We design what we build. Our designs are original.
We build what we design. Our workmanship is impeccable.
Our furniture is valued for its:
We use "handmade" furniture to distinguish ours from that made in factories for mass distribution. As a term, "handmade" has resonance but lacks rigor.
In an article, Defining the Field, Edward Cooke, Jr. describes "studio" furniture. It fits, and with respects, I quote:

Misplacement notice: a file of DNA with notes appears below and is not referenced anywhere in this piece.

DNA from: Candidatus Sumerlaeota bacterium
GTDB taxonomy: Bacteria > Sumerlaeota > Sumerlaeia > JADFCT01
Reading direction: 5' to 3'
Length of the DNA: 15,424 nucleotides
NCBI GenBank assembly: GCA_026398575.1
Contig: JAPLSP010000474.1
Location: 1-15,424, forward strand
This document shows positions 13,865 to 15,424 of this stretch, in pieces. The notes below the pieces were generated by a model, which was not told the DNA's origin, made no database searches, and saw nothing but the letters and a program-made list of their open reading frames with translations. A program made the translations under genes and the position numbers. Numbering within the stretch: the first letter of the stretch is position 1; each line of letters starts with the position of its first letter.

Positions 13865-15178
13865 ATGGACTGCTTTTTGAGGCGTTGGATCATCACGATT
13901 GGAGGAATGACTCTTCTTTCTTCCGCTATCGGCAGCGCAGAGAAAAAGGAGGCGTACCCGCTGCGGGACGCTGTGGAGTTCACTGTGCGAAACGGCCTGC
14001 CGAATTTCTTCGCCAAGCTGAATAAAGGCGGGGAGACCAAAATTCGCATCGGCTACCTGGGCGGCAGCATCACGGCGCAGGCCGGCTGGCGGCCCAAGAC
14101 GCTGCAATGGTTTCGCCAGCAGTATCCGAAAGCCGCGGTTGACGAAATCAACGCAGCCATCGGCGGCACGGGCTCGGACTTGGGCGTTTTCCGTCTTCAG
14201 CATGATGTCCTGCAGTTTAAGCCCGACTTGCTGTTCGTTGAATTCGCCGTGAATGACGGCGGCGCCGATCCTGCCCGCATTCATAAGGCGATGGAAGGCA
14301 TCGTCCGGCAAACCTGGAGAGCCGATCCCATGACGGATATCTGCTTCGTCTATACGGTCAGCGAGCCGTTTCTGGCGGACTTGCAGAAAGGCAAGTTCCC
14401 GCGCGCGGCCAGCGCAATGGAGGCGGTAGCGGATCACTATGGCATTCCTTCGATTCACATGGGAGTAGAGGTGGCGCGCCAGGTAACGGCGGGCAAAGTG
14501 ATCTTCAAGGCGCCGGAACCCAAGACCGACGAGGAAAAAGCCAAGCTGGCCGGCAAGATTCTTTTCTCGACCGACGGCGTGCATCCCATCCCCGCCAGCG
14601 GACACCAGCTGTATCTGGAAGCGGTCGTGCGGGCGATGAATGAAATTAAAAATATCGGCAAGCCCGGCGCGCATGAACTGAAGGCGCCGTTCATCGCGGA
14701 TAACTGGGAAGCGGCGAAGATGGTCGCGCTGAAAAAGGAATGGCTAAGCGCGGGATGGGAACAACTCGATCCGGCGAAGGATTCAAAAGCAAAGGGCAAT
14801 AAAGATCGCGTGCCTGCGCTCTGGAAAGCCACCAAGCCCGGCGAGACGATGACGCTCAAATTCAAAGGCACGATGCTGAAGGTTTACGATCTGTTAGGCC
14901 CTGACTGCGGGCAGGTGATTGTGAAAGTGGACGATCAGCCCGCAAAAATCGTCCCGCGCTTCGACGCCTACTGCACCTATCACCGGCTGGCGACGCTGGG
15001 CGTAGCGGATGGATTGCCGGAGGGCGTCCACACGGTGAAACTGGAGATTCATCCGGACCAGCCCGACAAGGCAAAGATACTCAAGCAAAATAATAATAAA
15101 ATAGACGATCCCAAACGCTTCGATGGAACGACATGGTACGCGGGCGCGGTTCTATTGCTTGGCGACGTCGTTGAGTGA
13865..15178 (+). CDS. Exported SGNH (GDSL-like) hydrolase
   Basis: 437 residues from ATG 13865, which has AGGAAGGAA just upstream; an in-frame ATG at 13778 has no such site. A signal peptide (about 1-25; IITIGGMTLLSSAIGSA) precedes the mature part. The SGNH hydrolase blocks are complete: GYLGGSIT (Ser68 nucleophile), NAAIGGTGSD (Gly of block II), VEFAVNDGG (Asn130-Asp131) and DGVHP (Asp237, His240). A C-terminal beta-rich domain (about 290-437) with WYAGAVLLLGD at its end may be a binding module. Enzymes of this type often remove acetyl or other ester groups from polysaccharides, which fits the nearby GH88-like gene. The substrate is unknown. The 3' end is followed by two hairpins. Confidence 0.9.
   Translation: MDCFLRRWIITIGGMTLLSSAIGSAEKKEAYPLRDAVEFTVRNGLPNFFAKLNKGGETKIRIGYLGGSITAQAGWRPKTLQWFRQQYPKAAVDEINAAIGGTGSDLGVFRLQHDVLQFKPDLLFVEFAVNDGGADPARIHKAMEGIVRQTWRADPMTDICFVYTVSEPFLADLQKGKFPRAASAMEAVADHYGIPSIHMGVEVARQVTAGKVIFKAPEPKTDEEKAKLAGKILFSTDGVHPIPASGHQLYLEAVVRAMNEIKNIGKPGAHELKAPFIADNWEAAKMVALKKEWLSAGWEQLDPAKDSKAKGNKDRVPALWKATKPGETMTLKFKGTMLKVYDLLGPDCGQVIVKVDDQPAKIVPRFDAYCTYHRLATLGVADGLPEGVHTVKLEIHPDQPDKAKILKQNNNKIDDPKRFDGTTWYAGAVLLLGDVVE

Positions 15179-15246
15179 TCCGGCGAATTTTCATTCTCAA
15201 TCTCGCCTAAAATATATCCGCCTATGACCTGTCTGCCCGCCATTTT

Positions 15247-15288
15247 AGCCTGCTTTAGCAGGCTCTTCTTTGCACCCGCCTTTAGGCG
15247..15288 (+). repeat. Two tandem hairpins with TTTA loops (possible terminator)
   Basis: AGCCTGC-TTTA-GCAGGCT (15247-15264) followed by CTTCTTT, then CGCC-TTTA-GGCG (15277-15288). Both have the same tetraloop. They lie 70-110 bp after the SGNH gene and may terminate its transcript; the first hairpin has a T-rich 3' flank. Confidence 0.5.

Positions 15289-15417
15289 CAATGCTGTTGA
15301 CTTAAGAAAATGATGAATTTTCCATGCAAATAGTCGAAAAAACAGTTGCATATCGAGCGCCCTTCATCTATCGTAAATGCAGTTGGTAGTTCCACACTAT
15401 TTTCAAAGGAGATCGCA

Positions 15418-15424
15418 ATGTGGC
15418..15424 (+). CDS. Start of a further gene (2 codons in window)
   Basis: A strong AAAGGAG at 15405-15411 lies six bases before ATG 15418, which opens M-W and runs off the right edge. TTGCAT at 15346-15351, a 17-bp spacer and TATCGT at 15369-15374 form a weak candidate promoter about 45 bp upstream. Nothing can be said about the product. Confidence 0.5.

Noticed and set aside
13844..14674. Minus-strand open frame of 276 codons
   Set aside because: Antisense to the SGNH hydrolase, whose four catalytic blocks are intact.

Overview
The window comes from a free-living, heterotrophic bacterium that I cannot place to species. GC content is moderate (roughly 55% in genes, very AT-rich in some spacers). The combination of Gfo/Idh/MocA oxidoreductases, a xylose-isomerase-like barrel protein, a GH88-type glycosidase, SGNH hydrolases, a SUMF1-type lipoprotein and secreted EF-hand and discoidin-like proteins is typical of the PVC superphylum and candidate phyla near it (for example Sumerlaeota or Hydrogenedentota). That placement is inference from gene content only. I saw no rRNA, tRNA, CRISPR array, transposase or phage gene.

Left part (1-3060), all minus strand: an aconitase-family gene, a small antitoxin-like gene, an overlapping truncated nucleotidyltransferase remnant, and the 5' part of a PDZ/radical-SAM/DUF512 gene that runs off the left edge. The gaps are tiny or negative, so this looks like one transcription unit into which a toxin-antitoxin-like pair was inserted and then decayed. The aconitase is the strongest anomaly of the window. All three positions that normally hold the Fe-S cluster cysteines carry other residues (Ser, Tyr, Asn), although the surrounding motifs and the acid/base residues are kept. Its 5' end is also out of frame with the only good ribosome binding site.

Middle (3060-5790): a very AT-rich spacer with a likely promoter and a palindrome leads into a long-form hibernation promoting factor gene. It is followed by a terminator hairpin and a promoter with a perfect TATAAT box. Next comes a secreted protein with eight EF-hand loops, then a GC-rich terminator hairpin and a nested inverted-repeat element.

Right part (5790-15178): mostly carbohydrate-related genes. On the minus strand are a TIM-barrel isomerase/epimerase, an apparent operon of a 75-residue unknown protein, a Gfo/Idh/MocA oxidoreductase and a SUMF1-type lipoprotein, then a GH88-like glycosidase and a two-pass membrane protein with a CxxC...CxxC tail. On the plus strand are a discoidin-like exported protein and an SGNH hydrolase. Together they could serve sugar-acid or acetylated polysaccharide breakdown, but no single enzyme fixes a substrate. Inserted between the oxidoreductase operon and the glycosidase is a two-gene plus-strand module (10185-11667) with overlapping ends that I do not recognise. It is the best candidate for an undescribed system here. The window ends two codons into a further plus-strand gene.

Studio furniture is defined by the scale of its production, the background of its makers (and their personal, original approach to design, materials, and technique), the workmanship invested in the furniture, and by the way it is sold. This furniture is made in small batches, or one piece at a time, in a studio or shop by skilled artist/craftsmen. These artist/craftsmen may be graduates of degree programs, more often are self-taught, but always continue to learn and explore. They have an abiding reverence for their material, a thorough technical knowledge of wood and woodworking, and a formal or informal art education. They pursue their own design, style, motifs, and methods. Studio furniture is not distributed through ordinary retail outlets. Pieces are sold through art and craft galleries or shows, commissioned by patrons, or purchased from the maker.